Feature: Excerpts from a speech on so-called “SOGI” (Sexual Orientation and Gender Identity) issues in the education system.
In the news:
Bullying: ARPA is out with a new resource on bullying in schools.
Fall Tour: ARPA’s annual fall tour started yesterday. We take a look at why you should show up at one of the 20 stops.
M-103: Parliament’s Heritage Committee has started hearings on this spring’s so-called “anti-Islamophobia motion”, M-103.
ARPA is out with a new policy report. This one is entitled “Protect Them All”, and it deals with anti-bullying policies in schools. Law and Policy Director André Schutten says a lot of provinces have been imposing on all schools – including independent Christian schools – an idea or a philosophy of bullying and student protection that’s “fundamentally unjust, and informed by unChristian ideology.” As a counter to that, Schutten says ARPA’s report acknowledges that bullying is sinful and intolerable, but that there is a distinctly Christian approach to dealing with it.
Schutten says the policies that are being proposed in most provinces are based largely on prohibiting bullying based on so-called “identifiable characteristics” that are outlined in provincial Human Rights Codes; things such as race, gender, or sexual orientation. But he says that worldview is fundamentally flawed, and misses some major realities. “If we’re looking at bullying only through those identifying factors, then we’re going to be blind to real types of bullying…that doesn’t fall neatly within this long list of categories.” He says the existing policies miss things like grades, socio-economic status, body image, or even hair colour. (Redheaded children usually get bullied more often than others.)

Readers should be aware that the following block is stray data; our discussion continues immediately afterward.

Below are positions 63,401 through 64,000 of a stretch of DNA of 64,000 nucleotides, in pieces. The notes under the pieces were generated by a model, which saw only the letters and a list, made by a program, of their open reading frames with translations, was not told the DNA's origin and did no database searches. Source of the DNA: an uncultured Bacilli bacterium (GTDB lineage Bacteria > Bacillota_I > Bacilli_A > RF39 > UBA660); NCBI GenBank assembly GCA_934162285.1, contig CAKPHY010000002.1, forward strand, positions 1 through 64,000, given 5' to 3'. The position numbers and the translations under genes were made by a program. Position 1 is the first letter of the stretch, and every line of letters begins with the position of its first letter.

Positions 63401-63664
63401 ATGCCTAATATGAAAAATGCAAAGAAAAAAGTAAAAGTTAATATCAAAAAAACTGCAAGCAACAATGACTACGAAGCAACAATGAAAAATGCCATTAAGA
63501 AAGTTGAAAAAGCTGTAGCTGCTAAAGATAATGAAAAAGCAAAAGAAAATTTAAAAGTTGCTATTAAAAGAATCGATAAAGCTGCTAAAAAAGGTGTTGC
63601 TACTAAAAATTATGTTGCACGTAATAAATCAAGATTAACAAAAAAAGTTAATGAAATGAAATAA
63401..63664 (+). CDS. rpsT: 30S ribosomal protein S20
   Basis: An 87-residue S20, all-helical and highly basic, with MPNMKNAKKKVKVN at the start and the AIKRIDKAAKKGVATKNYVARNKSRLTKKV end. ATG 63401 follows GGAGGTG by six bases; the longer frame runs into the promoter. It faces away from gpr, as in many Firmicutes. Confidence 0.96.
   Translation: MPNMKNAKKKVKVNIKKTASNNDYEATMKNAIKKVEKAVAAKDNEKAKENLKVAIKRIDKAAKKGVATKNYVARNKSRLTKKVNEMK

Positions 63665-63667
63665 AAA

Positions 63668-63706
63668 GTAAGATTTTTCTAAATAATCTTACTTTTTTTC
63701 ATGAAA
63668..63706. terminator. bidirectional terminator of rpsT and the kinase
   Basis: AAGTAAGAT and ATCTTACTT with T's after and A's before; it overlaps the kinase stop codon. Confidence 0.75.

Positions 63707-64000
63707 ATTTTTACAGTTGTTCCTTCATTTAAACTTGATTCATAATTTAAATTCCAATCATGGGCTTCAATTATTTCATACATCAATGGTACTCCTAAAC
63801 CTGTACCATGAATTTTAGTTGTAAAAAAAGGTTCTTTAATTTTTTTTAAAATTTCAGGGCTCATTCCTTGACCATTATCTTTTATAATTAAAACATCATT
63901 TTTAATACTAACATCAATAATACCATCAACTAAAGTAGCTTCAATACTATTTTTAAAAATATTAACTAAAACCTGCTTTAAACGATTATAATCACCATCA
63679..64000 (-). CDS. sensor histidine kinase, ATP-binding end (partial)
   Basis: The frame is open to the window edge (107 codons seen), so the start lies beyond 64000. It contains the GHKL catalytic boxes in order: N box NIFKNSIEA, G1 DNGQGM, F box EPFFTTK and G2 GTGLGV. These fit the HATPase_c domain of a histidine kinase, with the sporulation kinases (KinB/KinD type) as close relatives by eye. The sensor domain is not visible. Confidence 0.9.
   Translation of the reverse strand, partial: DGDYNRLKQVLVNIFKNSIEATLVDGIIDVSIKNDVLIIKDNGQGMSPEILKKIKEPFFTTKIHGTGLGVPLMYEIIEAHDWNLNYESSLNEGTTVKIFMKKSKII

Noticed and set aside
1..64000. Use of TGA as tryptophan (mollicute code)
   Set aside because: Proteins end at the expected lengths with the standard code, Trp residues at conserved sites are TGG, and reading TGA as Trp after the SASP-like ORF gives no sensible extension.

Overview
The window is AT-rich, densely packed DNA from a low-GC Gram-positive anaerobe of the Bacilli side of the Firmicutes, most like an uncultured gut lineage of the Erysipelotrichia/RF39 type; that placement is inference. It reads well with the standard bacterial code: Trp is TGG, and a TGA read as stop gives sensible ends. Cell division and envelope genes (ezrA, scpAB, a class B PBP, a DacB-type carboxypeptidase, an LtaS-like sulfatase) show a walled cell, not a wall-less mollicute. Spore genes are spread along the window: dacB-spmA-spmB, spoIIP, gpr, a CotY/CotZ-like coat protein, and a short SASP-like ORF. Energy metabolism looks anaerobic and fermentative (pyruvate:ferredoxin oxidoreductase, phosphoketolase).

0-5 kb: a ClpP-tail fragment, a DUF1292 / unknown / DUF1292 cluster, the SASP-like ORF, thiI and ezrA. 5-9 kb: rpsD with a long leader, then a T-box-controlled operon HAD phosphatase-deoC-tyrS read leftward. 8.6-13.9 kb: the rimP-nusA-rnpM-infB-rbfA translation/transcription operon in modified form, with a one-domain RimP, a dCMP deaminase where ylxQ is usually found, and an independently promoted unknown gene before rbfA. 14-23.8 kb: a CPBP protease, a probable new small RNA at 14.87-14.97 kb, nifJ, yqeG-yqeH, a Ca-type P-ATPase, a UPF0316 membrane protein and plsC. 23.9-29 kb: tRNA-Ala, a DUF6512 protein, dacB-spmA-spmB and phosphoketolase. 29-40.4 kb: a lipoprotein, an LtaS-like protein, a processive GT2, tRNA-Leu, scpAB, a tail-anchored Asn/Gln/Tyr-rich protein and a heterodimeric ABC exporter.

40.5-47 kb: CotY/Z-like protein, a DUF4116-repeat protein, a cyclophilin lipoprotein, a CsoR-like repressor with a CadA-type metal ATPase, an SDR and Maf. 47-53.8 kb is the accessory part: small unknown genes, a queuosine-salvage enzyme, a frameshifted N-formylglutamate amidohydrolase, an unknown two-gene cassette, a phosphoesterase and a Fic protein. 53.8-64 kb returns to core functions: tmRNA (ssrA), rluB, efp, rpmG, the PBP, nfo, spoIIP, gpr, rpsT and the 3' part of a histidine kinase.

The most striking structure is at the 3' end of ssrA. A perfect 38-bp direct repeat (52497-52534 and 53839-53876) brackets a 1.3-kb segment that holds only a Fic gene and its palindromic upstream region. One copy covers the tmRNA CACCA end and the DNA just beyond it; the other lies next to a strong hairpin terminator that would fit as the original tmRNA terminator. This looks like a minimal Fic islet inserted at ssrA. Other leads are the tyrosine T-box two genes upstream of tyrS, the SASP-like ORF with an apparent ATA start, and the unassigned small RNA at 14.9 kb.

Schutten says the policy report proposes a different way of looking at the issue of bullying, and it goes even beyond just acknowledging that it’s wrong because all people are made in the image of God. “A distinctly Reformed approach would be to take cues from our Heidelberg Catechism, especially when it’s dealing with the 10 Commandments; especially the ones dealing with interpersonal relationships. It’s not only ‘do not kill or do not murder’, it’s not only ‘do not lie’, but there’s a flip side to it as well, (to) promote your neighbour’s honour and reputation as best you can. Do whatever you can to promote the well-being of those around you.” That kind of policy, he says, would be very positive in encouraging and growing a community that’s “safe, loving and encouraging”.
You can see a full copy of the report here.
The annual ARPA Fall Tour is underway. The tour started yesterday in Winnipeg, and there’s 20 stops planned before it wraps up on October 20th in Neerlandia, Alberta. The theme of this year’s tour is “Who is Sovereign”, and ARPA Executive Director Mark Penninga says a lot of work has gone into making the presentations engaging and practical. “Our goal is that everybody leaves educated, equipped, and encouraged.” Discussion items include the Wall case that’s being argued before the Supreme Court of Canada, as well as various government initiatives on education and child rearing. The events will also introduce a one-year action plan to help supporters engage in a relationship with their political representatives at the federal and provincial levels.